3.
Circulation ; 144(23): e461-e471, 2021 12 07.
Article in English | MEDLINE | ID: covidwho-1666518

ABSTRACT

The coronavirus disease 2019 (COVID-19) pandemic has had worldwide repercussions for health care and research. In spring 2020, most non-COVID-19 research was halted, hindering research across the spectrum from laboratory-based experimental science to clinical research. Through the second half of 2020 and the first half of 2021, biomedical research, including cardiovascular science, only gradually restarted, with many restrictions on onsite activities, limited clinical research participation, and the challenges associated with working from home and caregiver responsibilities. Compounding these impediments, much of the global biomedical research infrastructure was redirected toward vaccine testing and deployment. This redirection of supply chains, personnel, and equipment has additionally hampered restoration of normal research activity. Transition to virtual interactions offset some of these limitations but did not adequately replace the need for scientific exchange and collaboration. Here, we outline key steps to reinvigorate biomedical research, including a call for increased support from the National Institutes of Health. We also call on academic institutions, publishers, reviewers, and supervisors to consider the impact of COVID-19 when assessing productivity, recognizing that the pandemic did not affect all equally. We identify trainees and junior investigators, especially those with caregiving roles, as most at risk of being lost from the biomedical workforce and identify steps to reduce the loss of these key investigators. Although the global pandemic highlighted the power of biomedical science to define, treat, and protect against threats to human health, significant investment in the biomedical workforce is required to maintain and promote well-being.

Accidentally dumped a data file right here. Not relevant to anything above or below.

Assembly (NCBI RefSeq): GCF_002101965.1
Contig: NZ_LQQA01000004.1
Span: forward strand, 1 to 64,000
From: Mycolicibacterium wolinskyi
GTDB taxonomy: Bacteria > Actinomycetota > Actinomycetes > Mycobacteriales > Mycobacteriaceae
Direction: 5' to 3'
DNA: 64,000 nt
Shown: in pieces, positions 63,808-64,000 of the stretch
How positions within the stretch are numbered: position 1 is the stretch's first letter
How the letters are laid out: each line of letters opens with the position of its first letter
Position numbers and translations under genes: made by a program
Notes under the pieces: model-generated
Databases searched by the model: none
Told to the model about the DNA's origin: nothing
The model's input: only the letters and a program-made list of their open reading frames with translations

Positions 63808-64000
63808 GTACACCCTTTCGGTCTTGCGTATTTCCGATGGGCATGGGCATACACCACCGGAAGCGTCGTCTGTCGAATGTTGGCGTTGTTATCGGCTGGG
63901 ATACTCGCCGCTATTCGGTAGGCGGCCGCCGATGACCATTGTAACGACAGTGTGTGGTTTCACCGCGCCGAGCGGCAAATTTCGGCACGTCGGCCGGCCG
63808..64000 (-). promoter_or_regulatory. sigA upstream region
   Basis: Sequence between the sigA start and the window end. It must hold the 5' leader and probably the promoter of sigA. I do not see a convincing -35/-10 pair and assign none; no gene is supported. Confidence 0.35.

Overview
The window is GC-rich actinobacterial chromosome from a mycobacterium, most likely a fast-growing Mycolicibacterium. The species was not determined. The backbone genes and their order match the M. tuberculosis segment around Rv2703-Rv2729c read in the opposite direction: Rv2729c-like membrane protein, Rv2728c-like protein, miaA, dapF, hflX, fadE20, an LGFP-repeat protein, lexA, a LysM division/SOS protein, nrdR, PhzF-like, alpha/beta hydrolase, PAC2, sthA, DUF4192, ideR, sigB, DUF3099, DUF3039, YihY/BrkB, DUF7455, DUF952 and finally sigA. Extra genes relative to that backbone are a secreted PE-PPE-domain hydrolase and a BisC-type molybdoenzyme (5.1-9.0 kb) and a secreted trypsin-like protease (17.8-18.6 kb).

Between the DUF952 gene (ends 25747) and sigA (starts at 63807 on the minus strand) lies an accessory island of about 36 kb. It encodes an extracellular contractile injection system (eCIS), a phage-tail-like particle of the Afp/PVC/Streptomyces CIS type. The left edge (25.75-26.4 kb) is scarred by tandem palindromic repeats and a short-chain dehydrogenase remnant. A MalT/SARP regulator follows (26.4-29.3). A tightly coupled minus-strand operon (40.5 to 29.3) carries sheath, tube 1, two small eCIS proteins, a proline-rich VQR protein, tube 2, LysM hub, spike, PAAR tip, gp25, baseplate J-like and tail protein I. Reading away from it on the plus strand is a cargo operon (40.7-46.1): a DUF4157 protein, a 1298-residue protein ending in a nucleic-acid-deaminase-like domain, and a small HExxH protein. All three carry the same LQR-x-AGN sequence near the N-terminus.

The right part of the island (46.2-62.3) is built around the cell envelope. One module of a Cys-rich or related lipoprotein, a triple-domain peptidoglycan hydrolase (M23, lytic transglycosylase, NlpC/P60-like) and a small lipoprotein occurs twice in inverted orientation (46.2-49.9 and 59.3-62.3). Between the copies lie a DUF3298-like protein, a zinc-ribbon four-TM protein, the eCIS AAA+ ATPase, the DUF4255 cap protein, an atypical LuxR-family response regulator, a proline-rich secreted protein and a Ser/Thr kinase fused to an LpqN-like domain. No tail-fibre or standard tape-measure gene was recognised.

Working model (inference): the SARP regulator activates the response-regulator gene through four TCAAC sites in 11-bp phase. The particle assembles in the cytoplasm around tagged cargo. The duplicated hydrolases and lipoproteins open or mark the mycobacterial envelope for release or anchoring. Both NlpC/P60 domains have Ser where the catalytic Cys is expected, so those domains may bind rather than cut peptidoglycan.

Subject(s)